Southern Illinois residents considering flood buyout option

Monday, July 11, 2011
Floodwaters are pumped from a house along Illinois Route 3 in Olive Branch, Ill. Thursday, May 5, 2011. (Laura Simon)

OLIVE BRANCH, Ill. -- Two days after Easter, Clinton and Susan Pecord watched as floodwaters rose about an inch per hour.

They'd already moved most of their belongings out of their home in the old Alexander County town of Cache, Ill., about two miles from the Highway 127 and Highway 3 intersection. A few days later, they brought in a pontoon to haul out their furniture.

"We got 19 inches of water in that house," Clinton Pecord said Sunday as he shared a meal with his wife in Olive Branch, one of many Southern Illinois towns that got hit with record flooding this spring.

Residents of the small communities, including the Pecords, met July 5 in Tamms, Ill., to learn about buyouts and how they work, as well as ways of dealing with future floods.

The meeting was hosted by Alexander County, Illinois Emergency Management Agency and other state officials.

Despite the flood damages and the cost of renovations, which will keep the Pecords out of their home for at least another month, agreeing to a buyout with the state isn't an option.

"We raised our kids in this house. My husband was raised here," Susan Pecord said.

Patti Thompson, spokeswoman for IEMA, said the meeting is the first step in a long process, one that may not appeal to all Alexander County residents.

"It's a somewhat lengthy process because the community and the residents themselves have to talk and weigh the pros and cons for what they want to do," she said. "It's still so early in the whole process that, really, it wasn't a place for them to tell us if they're interested in a buyout."

However, Milton Pecord is definitely interested in a buyout. At 91, he and his wife of more than 70 years have had enough. Every home they've owned together, he said Sunday, has been affected by flooding.

"I have to just throw up my hands," he said.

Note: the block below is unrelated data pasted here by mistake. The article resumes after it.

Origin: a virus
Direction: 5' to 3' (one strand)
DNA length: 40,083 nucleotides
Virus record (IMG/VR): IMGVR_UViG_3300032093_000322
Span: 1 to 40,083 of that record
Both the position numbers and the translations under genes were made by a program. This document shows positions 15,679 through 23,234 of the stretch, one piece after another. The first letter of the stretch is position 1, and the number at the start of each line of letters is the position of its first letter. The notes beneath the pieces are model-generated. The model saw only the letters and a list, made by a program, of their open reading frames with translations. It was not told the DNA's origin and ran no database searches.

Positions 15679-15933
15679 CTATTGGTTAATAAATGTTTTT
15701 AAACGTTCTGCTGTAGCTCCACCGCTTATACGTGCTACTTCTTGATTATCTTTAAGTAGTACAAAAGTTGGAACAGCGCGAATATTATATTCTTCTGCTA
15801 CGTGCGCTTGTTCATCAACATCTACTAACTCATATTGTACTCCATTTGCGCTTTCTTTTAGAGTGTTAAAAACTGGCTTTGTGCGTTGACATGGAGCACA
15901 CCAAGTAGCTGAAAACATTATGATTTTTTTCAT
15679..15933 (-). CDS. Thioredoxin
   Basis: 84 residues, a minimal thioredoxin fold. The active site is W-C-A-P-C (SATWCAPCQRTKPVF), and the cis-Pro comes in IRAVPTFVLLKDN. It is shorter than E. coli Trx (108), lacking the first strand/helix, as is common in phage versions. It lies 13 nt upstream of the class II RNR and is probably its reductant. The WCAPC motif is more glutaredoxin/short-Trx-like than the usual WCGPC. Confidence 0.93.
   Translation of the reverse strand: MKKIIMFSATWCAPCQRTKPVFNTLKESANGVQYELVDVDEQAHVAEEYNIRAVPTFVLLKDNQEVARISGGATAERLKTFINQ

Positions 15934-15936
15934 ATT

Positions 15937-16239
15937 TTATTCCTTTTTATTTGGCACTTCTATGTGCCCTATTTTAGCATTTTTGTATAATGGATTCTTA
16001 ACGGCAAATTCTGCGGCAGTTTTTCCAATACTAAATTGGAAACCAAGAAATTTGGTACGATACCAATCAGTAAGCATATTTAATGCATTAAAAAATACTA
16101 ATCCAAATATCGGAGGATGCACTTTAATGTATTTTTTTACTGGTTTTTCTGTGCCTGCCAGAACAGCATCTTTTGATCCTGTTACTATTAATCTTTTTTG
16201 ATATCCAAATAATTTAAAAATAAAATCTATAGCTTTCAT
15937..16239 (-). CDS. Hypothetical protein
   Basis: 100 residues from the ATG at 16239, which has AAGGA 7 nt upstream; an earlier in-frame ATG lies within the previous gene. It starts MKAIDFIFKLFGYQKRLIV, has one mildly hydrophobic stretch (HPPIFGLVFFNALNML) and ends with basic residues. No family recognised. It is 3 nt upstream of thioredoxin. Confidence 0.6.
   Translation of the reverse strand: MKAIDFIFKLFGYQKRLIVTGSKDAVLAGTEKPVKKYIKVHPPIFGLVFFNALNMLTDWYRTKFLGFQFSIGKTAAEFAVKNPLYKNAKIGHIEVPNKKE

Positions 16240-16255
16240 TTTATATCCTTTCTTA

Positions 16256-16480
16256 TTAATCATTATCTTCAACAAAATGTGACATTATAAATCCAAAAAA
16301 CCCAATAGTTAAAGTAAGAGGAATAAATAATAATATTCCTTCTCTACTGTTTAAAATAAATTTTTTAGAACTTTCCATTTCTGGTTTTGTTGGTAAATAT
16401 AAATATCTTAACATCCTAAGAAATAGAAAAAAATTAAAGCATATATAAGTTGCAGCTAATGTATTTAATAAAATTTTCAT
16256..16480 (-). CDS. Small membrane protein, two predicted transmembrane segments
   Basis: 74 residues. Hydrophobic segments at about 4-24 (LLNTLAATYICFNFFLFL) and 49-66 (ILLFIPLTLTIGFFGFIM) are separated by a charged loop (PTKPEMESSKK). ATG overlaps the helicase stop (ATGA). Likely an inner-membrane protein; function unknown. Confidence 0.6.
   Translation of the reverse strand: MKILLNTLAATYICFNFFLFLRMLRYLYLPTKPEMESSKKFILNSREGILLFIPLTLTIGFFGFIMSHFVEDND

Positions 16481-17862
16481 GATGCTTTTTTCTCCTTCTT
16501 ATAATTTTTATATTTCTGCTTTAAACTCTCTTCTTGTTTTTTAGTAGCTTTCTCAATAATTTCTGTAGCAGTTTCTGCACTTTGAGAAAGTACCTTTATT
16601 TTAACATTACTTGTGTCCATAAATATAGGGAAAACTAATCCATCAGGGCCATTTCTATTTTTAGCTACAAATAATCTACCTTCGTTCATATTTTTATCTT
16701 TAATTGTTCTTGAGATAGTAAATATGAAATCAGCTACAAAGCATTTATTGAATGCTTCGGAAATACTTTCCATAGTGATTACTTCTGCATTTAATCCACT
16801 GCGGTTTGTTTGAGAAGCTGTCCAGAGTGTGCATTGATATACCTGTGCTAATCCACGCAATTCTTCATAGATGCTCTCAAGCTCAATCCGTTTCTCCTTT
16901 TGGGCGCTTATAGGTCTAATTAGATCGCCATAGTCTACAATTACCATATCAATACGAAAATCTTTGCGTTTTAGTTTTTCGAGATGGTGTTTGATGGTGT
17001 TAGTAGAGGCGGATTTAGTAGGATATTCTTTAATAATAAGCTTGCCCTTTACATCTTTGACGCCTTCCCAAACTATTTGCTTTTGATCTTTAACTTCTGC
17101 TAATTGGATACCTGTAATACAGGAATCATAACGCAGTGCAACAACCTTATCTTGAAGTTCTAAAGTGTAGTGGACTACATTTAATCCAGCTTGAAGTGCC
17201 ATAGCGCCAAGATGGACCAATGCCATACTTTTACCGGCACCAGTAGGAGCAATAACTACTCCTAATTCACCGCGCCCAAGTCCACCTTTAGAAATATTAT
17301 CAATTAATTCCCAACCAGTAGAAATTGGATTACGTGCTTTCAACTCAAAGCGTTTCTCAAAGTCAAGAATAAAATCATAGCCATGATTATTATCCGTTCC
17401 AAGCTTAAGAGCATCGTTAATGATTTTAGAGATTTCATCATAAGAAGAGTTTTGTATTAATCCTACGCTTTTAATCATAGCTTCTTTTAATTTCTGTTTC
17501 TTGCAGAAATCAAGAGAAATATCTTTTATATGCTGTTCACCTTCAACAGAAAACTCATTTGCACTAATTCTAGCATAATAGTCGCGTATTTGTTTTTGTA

As a younger man, he saw his Alexander County farmland get flooded. He sold that land in 1993. His most recent property, a home in Olive Branch, was flooded when water from the Ohio, Cache and Mississippi rivers soaked a majority of the town. Water came over the road, closing Highway 3 for nearly a week.

"When I moved up there, I didn't think I would have any water. I was wrong," Milton Pecord said. "You can't beat the river with a scoop shovel and a sandbag."

In the buyout program, the community buys a private property, acquires its title and often clears the residence. Thompson said the cleared area is often turned into green space, such as public parks. Homeowners who agree to participate can be offered up to the fair market value of their residence before the flooding began.

The purpose of the program, Thompson said, is to reduce the impact of future disasters.

"The idea is that homeowners don't experience the tragedy of having their homes and belongings repeatedly by floodwaters and the community doesn't spend money holding back the floods," she said.

Local obligation

While federal funds from FEMA are used, communities seeking to participate in the program have a financial obligation, too. The community will pay costs involving the appraisal, title search and, if necessary, a lot survey. The community will also pay closing costs, according to FEMA.

To help more flood victims, FEMA will today reopen a disaster recovery center in Cairo, Ill., at Emerson Elementary School. Carl Henderson of FEMA External Affairs in Marion, Ill., said it's not unusual for the agency to reopen a recovery center. The need in Southern Illinois is great; Henderson said around 300 applications came in for recovery assistance in Alexander County.

"With Cairo, the size it is and the amount of disaster, our federal coordinating officer felt there was still a need for FEMA to be there," Henderson said. "What often happens is there are a lot of people that come in from the county and the state level shortly after a disaster occurs and sometimes people get misled and they think 'I must be registered with FEMA.'"

To be considered for federal disaster assistance, residents must apply with FEMA even if they already provided damage information to local officials, other agencies or organizations.

The center will be open 9 a.m. to 7 p.m. Monday through Friday, and 9 a.m. to 3 p.m. Saturday. Individuals are encouraged to first apply for aid by completing an application online at or by calling 1-800-621-3362.


Pertinent address:

3101 Elm St., Cairo, IL

Map of pertinent addresses

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